Multi-Hazard Risk

Multi-Hazard Risk and Resilience of Single and Intermodal Transportation Infrastructure

A cornerstone of our research is risk and resilience modeling of transportation infrastructure from the component to system level. We have past and ongoing research projects that address infrastructure ranging from highway bridges to roadways, and rail roads to ports. The resilience of these systems are evaluated under multiple hazards such as earthquakes, hurricane induced coastal surge and waves, as well as inland flooding. Our work aims to provide rigorous damage characterization through the development of probabilistic fragility models, functionality and restoration modeling, along with evaluation of system or network level resilience metrics. Through this theme we are also exploring multi-scale and multi-layered models to assess the resilience of intermodal systems, such as highway and rail freight networks.

Figure 1. Example time-dependent bridge fragility surface

Figure 1. Example time-dependent bridge fragility surface


A) Multi-Hazard Fragility Modeling

Fragility models of infrastructure components constitute an essential input for risk and resilience analysis of infrastructure systems. These models typically provide the probability of structural damage (or limit state exceedance) given the hazard intensity and potentially other characteristics of the system. The Padgett Research Group has developed methods and models for assessing the fragility of such transportation structures as highway bridges, railway bridges, roadways, and port structures (e.g. pile-supported wharves and piers). We consider vulnerability under independent, concurrent, and cascading multi-hazard conditions such as earthquakes, storm surge, wind, waves and flooding. A combination of physics-based, data-driven, and statistical approaches are leveraged, often employing high fidelity numerical models and machine learning methods. Our interests are in developing methods that enable rigorous assessment of the dynamic behavior of structures when subjected to complex loading conditions, efficient uncertainty characterization and propagation, and practical application across regional portfolios of tens, hundreds, or thousands of structures that may constitute an infrastructure system.

Figure 2. Application of port fragility models in scenario-based risk assessment

Figure 2. Application of port fragility models in scenario-based risk assessment


B) Restoration Models

Restoration of functionality for critical transportation infrastructure such as roads, railway tracks and bridges is one key aspect of resilient transportation network. Immediate post hazard decision making on traffic closures and the consequent closure durations, as well as the temporal evolution and staging of restoration activities can have major impacts on overall network resilience. Our work seeks to build restoration models for various transportation infrastructure using combinations of methods such as expert opinion surveys, empirical data from past events, and statistical analysis.  Restoration models help to map observed structural damage to roadway/railway/bridge functionality, taking into account lane/track closures, speed restrictions and load restrictions. Resulting restoration models, such as logic tree models, provide key links to understanding the time evolving condition status of infrastructure components and inform network level analysis of transportation infrastructure.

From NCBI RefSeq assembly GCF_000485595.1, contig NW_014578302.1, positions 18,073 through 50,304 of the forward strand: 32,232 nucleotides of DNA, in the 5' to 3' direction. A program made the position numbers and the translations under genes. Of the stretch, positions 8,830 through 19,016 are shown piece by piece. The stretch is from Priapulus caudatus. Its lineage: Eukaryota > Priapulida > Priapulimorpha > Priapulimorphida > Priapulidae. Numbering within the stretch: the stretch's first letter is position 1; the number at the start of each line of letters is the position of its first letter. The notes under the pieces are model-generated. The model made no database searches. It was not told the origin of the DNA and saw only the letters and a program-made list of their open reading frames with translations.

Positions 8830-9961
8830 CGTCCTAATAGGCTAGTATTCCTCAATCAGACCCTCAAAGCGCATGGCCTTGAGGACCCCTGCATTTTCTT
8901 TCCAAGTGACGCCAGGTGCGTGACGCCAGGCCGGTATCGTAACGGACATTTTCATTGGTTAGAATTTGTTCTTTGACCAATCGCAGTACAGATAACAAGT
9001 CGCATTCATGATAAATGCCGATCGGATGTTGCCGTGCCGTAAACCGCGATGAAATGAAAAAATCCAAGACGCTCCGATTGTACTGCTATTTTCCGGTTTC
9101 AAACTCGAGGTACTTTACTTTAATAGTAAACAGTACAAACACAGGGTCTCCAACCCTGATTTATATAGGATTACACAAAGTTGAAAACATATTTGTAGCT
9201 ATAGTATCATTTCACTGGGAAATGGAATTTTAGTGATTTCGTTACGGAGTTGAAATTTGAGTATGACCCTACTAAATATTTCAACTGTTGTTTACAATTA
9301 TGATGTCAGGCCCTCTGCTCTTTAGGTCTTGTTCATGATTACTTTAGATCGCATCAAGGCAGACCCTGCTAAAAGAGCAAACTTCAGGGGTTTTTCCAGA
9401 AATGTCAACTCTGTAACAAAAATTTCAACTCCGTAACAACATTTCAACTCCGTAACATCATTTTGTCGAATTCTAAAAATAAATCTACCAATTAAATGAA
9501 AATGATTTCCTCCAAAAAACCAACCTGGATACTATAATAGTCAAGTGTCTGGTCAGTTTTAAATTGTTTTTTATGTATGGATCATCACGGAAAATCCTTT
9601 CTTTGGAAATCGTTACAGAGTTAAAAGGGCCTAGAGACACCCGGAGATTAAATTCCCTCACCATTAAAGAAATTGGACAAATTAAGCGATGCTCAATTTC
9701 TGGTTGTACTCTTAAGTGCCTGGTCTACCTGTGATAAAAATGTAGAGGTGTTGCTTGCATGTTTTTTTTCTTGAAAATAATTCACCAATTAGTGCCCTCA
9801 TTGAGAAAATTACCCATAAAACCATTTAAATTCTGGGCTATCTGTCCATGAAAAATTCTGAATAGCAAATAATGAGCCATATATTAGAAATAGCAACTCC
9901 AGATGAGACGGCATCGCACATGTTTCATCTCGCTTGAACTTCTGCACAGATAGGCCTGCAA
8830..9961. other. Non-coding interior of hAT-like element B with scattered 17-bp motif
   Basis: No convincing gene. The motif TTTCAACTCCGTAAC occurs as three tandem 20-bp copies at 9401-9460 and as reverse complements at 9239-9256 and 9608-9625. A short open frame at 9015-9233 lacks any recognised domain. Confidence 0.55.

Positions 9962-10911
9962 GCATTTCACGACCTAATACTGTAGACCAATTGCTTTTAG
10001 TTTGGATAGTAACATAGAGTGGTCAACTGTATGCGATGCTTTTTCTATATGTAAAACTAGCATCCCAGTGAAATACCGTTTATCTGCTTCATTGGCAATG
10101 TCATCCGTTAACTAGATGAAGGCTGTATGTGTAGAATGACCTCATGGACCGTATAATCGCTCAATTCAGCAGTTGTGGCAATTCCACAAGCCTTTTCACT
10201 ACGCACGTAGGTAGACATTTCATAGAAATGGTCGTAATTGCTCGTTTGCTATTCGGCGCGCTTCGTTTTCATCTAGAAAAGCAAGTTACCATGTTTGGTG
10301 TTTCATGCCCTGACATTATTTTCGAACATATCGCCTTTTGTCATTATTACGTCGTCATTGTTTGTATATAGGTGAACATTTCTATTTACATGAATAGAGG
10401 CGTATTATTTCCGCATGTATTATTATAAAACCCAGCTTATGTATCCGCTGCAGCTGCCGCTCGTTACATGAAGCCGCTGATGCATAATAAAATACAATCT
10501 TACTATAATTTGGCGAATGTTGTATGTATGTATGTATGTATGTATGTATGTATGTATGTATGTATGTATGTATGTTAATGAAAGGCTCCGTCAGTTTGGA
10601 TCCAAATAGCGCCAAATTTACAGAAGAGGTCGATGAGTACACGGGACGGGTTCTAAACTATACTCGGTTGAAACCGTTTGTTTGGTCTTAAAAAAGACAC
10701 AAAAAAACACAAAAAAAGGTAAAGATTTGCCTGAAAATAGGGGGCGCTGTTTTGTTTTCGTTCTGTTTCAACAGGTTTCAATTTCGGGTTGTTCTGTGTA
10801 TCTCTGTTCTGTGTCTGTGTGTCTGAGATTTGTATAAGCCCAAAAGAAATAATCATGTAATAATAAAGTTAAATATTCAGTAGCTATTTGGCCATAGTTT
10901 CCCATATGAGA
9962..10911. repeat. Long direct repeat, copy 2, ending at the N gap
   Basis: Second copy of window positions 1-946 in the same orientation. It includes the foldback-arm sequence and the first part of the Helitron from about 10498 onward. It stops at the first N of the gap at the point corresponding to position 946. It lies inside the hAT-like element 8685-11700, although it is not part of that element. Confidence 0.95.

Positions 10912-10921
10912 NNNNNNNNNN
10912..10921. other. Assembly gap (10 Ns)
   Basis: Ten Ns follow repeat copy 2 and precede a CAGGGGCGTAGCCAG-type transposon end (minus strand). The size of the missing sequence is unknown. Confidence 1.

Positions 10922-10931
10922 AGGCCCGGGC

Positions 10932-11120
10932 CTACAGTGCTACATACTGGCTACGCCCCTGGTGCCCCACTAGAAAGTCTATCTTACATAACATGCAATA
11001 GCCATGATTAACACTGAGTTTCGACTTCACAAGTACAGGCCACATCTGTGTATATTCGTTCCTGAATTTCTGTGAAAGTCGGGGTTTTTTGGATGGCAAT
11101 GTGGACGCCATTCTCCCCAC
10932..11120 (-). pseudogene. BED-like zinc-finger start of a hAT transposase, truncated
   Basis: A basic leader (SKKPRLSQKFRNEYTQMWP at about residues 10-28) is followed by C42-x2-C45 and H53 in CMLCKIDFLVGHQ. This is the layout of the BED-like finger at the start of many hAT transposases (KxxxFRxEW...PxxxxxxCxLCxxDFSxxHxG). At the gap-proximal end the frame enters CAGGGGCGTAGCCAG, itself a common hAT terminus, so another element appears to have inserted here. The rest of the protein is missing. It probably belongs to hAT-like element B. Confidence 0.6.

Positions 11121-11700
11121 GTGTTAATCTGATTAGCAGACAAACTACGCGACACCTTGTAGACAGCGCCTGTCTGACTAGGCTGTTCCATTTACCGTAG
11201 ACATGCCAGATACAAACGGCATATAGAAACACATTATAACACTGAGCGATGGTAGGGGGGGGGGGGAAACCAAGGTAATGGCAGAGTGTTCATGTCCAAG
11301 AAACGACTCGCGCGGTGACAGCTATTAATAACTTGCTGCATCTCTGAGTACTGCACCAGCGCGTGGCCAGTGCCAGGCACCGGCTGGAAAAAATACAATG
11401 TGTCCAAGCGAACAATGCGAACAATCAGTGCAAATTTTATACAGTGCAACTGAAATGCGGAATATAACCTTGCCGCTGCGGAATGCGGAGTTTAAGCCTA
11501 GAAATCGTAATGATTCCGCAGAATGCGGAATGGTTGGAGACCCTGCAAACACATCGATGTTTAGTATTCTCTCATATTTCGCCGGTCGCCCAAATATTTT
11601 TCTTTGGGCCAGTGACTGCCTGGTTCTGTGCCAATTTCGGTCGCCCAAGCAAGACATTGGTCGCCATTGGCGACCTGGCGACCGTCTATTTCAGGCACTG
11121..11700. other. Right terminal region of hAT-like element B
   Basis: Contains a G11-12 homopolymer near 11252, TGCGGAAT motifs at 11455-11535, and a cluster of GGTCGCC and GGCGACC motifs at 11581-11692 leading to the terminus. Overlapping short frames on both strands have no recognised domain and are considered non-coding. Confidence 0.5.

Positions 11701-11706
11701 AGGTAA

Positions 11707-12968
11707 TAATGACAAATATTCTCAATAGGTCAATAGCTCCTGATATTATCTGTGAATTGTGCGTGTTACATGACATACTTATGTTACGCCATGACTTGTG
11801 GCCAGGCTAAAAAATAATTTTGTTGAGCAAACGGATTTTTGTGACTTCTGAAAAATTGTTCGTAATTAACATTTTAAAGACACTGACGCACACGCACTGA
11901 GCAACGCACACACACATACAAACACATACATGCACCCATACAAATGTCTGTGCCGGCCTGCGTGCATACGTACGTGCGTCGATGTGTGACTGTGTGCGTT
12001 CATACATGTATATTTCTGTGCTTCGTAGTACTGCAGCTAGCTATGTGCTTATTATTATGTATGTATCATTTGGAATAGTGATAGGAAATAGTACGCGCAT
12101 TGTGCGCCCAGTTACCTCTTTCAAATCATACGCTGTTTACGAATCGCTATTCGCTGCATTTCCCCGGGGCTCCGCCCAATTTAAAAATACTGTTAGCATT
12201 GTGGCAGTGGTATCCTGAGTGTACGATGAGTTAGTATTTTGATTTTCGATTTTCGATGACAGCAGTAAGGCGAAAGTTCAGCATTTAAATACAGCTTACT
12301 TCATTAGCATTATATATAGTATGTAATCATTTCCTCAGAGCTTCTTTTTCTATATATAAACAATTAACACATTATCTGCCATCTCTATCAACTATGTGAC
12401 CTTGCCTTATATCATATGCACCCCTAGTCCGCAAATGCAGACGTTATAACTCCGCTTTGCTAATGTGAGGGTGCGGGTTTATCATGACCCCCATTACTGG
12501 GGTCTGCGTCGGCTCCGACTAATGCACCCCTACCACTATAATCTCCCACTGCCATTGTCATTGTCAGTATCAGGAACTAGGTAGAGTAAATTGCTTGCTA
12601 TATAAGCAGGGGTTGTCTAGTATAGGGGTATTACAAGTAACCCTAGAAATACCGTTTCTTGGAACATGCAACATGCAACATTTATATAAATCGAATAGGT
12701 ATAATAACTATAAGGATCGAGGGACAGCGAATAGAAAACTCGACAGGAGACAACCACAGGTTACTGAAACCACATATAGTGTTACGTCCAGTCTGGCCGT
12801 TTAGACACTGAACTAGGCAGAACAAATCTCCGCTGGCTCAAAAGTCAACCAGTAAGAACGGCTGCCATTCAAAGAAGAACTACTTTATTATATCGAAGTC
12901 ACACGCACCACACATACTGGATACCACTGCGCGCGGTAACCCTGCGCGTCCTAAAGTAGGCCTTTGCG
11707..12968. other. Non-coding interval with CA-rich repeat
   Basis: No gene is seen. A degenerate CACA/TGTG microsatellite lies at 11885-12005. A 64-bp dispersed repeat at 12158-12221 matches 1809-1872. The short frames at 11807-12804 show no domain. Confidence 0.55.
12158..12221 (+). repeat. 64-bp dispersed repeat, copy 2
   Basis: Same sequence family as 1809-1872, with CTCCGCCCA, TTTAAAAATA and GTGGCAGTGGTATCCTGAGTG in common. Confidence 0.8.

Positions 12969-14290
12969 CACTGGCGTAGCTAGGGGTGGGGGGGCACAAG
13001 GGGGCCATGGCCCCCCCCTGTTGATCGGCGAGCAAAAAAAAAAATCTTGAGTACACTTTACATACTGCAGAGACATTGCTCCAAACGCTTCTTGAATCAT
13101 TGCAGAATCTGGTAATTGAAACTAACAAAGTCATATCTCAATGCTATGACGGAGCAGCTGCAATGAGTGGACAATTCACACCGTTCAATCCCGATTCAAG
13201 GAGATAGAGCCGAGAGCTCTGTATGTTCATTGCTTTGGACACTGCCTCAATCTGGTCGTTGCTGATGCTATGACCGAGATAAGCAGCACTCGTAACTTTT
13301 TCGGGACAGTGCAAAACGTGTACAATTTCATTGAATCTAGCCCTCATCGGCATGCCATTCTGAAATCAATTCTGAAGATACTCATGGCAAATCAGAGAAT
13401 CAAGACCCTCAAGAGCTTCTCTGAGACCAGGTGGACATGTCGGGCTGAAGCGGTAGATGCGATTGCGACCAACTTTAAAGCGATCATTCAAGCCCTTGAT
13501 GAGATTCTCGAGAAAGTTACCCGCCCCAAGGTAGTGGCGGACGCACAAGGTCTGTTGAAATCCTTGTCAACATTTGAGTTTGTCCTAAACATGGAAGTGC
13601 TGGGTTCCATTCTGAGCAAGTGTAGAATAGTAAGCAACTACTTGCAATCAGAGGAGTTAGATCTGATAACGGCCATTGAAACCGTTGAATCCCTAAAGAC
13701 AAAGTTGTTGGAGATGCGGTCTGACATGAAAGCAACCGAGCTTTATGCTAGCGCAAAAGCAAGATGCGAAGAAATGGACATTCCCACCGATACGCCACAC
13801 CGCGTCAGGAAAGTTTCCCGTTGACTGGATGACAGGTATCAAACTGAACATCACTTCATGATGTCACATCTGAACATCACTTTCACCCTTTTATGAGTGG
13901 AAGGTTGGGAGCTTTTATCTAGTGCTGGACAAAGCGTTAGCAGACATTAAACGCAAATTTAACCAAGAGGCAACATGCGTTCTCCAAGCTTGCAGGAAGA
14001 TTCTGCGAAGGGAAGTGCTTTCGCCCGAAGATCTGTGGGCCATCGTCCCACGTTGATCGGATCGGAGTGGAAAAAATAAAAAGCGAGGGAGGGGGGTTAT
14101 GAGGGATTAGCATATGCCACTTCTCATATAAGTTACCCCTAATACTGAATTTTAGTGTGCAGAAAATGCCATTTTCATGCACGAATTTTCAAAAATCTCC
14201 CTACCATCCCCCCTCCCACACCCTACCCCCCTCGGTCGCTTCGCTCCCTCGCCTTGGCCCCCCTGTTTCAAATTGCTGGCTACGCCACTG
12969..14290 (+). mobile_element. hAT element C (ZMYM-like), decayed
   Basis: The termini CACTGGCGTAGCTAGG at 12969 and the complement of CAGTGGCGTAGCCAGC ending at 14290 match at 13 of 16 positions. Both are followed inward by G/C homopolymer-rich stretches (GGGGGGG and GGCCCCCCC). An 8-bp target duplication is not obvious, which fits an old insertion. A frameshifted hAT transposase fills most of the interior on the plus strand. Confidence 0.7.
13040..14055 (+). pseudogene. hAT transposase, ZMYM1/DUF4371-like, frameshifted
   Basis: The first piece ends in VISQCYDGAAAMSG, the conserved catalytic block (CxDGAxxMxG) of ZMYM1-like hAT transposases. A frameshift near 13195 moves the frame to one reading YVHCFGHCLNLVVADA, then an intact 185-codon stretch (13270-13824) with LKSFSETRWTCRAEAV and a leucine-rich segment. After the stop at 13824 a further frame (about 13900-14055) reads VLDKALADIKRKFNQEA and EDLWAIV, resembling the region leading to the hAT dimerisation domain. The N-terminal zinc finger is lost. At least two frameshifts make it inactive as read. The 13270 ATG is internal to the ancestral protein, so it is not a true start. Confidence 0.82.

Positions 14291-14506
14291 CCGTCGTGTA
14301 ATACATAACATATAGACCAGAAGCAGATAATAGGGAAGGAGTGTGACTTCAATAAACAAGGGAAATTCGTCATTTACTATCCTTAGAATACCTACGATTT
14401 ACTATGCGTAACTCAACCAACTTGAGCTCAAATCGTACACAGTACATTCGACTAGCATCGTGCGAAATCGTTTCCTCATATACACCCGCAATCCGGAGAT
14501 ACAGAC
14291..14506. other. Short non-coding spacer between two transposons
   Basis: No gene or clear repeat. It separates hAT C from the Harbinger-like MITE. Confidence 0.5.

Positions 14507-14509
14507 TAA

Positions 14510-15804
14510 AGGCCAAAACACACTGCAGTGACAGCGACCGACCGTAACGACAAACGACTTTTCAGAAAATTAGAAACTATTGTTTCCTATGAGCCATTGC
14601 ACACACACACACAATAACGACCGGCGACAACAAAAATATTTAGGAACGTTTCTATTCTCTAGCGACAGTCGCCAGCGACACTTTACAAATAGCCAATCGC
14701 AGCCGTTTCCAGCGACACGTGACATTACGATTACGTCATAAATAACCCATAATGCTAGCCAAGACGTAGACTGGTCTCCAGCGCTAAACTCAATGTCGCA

Day 7 after earthquake image


C) System and Network Resilience

In order to gain a system level understanding of the performance of interconnected infrastructure systems such as transportation networks, Padgett Research Group also focusses on evaluating metrics of network resilience following disruptions caused by earthquakes, hurricanes, and floods. Here we look at individual transportation systems as well as multi-layer networks such as rail-highway intermodal systems. The various metrics of interest for transportation networks range from accessibility to critical facilities such as hospitals, to connectivity and travel time in disrupted highway networks, to value of disrupted freight movement on rail/intermodal networks after a disruptive hazard event. The temporal evolution of these metrics and their cumulative impact is evaluated along with assessment and prioritization of interventions, including pre-event mitigation strategies and post event deployment of resources.


post event reconnaissance image


D) Post-Event Field Reconnaissance

Along with physics-based and statistical modeling, our research group leverages field data for validation or model building purposes. This includes efforts in post-event reconnaissance to collect data and insights regarding infrastructure performance that may contribute to the body of knowledge regarding damage modes and cascading effects of hazard damage to structures or infrastructure restoration in time.  For example, the Padgett Research Group conducted a series of reconnaissance studies in the Houston and Galveston area ( A detailed report of the reconnaissance observations and findings is available via the DesignSafe Cyberinfrastructure Data Depot at Such data can be used for empirical fragility model development, numerical model validation, and hindcast studies.  Padgett is a Co-PI on the NSF Funded NHERI DesignSafe-CI which offers a data repository for such data, as well as cyberinfrastructure that supports the full research life-cycle including simulation and access to high performance computing, data analytics in the cloud, project collaboration space, publication and archiving.